Roll It On Out

Sponsored Content - State of the Fleet Management Market, sponsored by FieldRoutes

Are your people worried about Big Brother? Answer these two questions when introducing new technology.

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October 25, 2021

GPS is second nature today. “It’s ubiquitous,” says Scott Steckel, director of strategic development, Plunkett’s Pest Control. “People are used to using their smart devices to get them from place to place, so using turn-by-turn directions is not something we have to teach.”

While you don’t need to explain what GPS is, helping technicians understand why and how you’re using the technology will help you gain buy-in and give them the insight they need to leverage the system, too.

When Truly Nolen introduced its drive cams and GPS behavior modification alerts, the company tapped into some videos provided by their supplier and held calls with managers. “We did some video conferencing materials, and we just let people ask questions — and there were a lot of questions,” he says.

Giving team members a forum helped dispel any myths about the system, and it gave them a better understanding of how they can use it to their benefit. Here are two questions with responses that can break down the Big Brother complex.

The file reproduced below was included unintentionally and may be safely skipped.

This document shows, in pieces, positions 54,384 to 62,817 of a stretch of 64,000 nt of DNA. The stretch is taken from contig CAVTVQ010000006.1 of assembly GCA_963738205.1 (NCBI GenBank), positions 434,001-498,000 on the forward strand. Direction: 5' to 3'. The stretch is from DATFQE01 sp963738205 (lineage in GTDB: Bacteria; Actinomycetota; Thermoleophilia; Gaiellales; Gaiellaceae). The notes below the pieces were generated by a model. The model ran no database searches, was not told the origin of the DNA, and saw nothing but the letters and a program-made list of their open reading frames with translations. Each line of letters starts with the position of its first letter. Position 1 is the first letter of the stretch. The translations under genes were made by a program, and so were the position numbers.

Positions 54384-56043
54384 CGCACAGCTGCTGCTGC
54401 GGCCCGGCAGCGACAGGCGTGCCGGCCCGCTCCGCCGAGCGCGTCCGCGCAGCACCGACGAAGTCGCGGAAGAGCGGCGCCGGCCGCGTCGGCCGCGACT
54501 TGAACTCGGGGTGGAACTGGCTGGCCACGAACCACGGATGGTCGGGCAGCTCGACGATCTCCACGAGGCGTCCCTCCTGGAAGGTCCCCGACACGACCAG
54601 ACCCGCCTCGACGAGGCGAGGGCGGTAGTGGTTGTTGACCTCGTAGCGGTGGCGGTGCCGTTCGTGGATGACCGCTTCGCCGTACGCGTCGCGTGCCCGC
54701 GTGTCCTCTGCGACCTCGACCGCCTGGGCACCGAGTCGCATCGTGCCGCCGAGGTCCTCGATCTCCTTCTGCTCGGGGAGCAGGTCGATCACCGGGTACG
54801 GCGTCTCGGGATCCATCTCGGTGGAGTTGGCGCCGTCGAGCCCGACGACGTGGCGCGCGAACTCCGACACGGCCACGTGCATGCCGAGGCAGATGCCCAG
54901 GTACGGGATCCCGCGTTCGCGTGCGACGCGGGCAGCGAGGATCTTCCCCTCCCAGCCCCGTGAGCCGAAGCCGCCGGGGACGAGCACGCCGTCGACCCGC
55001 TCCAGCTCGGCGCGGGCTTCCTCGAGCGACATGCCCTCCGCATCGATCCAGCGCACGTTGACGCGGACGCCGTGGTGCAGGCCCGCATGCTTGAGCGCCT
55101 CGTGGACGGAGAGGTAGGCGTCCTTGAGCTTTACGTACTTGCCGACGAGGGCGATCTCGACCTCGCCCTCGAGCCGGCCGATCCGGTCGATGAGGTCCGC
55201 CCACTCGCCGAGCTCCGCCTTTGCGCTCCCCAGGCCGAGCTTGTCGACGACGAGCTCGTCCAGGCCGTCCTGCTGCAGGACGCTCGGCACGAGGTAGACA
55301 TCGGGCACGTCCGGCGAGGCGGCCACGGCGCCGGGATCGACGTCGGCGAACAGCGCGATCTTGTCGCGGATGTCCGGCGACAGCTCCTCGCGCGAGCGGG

Q: Will this technology always be “watching me” while I’m on the road?

A: The drive-cams Truly Nolen uses only record footage when an incident triggers the system. “We have to make sure the manager and drivers understand that this technology is reactive — it’s there for their safety,” Lawlor says. In case of an accident or aggressive move by another driver that prompts a Truly Nolen technician to react by swerving or stopping hard, there’s video proof. Also, the system keeps drivers safe. If an incident occurred and the interior camera shows a technician was texting while driving, the behavior can be corrected.

Q: Why is the GPS always beeping?

A: “No one believes it’s because of their driving,” Lawlor says. “Everyone thinks they are the best driver — and then you put in a system that is going to send an alert based on the accelerometer and it catches people off guard.”

Hard turn. Beep.

Hit a bump. Beep-beep.

Fast stop. Beep-beep-beep.

Sure, it can be annoying. “I’ve had it happen to me,” Lawlor says, adding that relating this to team members can humanize the technology. Everyone is going to get some beeps. The idea is to use those as a way to check yourself on the road. “Just help them understand why it does what it does,” he says. Again, emphasize safety and let them know it’s a tool they can use.

Steckel adds: “It’s how you present the data that comes in. We live in a world where sometimes, we are driving offensively. Explain, ‘We want you to learn from this — it’s feedback and it’s not reporting to management. The truck is telling you what just happened so you can improve.’”